1487. Variability of Pneumocystis jirovecii Prophylaxis Use Among Pediatric Solid Organ Transplant Providers
Session: Poster Abstract Session: Respiratory Infections: Miscellaneous
Friday, October 5, 2018
Room: S Poster Hall
Posters
  • PJP IDWeek_Final_9.27.18.pdf (432.5 kB)
  • Background:   Pneumocystis jirovecii pneumonia (PJP) prophylaxis after pediatric solid organ transplant (SOT) is routinely recommended, but practice patterns vary. 

    Methods: In 2018, an online survey was sent to 707 members of the International Pediatric Transplant Association. 

    Results: 105 responded, representing 47 institutions in 18 countries.  Majority were transplant physicians (66%) or transplant surgeons (20%).  Remainder were nurse practitioners (6%), infectious disease physicians (5%) or pharmacists (4%). 

    Routine PJP prophylaxis was reported by 87%, while 13% do not routinely administer any prophylaxis.  The majority not using PJP prophylaxis performed only renal transplants (67%) and listed low incidence of PJP infection as the primary reason (88%). 

    Trimethoprim/sulfamethoxazole (TMP/SMX) was the preferred first line agent (97%).  Common second line agents were dapsone (33%), inhaled pentamidine (33%), and atovaquone (12%).

    Of those that provide PJP prophylaxis following renal transplant (n=51), the majority (51%) provide 4-6 months (Figure 1).  Durations following liver transplant (n=25) were similar; and heart transplant providers (n=24) most commonly give 4-6 months (42%) as well. Majority of abdominal multivisceral (MVS) providers (55%) give 10-12 months and most lung transplant responders provide lifelong prophylaxis (81%).  Across all organs, at least 20% provide lifetime prophylaxis.  After completion of PJP prophylaxis, 36% do not restart for any reason and 54% would restart for treatment of acute graft rejection.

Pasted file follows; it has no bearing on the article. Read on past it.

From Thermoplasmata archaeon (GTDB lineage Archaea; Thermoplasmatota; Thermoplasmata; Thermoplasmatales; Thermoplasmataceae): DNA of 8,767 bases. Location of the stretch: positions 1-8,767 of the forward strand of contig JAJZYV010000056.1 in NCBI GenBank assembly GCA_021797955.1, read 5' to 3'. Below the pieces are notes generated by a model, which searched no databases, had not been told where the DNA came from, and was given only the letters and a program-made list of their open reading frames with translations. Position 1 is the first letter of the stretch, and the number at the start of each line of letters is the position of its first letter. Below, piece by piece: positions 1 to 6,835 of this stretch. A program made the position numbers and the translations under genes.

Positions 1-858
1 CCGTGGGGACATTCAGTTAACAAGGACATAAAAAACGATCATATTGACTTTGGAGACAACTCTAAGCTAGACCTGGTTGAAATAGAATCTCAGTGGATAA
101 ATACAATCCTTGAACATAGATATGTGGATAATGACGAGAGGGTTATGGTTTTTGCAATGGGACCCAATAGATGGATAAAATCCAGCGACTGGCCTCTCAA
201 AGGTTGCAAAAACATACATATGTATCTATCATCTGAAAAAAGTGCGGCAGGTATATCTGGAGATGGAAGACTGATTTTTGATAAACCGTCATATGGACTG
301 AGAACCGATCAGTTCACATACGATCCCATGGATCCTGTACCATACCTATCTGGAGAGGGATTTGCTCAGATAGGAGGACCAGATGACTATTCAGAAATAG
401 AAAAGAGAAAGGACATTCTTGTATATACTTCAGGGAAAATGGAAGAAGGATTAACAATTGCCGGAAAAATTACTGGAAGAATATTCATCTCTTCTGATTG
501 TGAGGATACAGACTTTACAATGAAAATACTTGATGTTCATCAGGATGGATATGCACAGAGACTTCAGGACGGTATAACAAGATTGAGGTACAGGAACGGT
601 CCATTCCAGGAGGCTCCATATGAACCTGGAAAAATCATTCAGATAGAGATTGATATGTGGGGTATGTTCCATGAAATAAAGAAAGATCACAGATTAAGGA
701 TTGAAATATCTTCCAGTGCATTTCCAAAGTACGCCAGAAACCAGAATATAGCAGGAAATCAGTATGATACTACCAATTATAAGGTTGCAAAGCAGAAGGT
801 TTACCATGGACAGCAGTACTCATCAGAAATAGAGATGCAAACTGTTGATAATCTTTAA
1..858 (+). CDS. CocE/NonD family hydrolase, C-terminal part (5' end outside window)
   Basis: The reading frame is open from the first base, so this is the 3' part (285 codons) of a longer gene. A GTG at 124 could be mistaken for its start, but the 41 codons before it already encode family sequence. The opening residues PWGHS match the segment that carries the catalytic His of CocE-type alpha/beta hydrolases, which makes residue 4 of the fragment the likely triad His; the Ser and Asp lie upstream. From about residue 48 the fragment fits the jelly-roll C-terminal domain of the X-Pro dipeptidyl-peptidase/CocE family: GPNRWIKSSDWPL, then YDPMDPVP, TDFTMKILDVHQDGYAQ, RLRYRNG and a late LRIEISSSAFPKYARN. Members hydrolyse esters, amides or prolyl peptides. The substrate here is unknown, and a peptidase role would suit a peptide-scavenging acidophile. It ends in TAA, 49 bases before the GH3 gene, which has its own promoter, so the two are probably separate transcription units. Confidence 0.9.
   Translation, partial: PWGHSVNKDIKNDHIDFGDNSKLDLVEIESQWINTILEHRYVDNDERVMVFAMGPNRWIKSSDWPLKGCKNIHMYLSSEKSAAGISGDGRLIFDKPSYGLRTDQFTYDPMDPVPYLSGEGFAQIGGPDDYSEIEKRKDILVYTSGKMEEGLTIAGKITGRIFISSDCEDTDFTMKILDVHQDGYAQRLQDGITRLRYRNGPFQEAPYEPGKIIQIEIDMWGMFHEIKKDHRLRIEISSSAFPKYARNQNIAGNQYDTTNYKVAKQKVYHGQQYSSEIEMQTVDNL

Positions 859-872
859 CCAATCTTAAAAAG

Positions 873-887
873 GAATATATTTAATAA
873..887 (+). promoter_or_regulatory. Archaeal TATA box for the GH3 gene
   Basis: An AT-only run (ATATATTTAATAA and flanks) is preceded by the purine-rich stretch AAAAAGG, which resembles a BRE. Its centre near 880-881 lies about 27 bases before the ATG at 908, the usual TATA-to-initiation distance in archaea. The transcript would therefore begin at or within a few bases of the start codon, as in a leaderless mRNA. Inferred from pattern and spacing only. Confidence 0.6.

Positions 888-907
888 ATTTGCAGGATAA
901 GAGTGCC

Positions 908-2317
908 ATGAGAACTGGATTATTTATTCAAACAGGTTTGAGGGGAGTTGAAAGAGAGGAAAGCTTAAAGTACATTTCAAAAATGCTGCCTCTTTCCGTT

Reported PJP infections were uncommon with 80% reporting no PJP cases in the prior 12 months and 15% reporting 1-5 infections.  Only 2% reported a case of PJP infection on prophylaxis.

    Conclusion:   PJP prophylaxis remains routine for the majority of pediatric SOT patients; albeit with notable practice variations.  The most common duration of PJP prophylaxis following renal, liver and heart transplant was 4-6 months; while in abdominal multivisceral and lung transplant recipients, durations of either 10-12 months or lifelong prophylaxis were common.  There remains a lack of evidence-based guidelines balancing the utility of PJP prevention against potential treatment side effects and unnecessary medication use.

    Figure 1 - Duration of PJP Prophylaxis

     

    Grant Paulsen, MD, Division of Infectious Diseases, Cincinnati Children’s Hospital Medical Center, Cincinnati, OH, Marian Michaels, MD, MPH, Pediatrics, Children's Hospital of Pittsburgh of UPMC, Pittsburgh, PA, Lara Danziger-Isakov, MD, MPH, Cincinnati Children's Hospital Medical Center, Cincinnati, OH, Anne Dipchand, MD, Transplant and Regenerative Medicine Centre, Hospital for Sick Children, Toronto, ON, Canada, Michael Green, MD, MPH, FIDSA, Pediatrics, Children's Hospital of Pittsburgh, Pittsburgh, PA and Mignon McCulloch, MD, University of Cape Town, Cape Town, South Africa

    Disclosures:

    G. Paulsen, None

    M. Michaels, None

    L. Danziger-Isakov, None

    A. Dipchand, None

    M. Green, None

    M. McCulloch, None

    Findings in the abstracts are embargoed until 12:01 a.m. PDT, Wednesday Oct. 3rd with the exception of research findings presented at the IDWeek press conferences.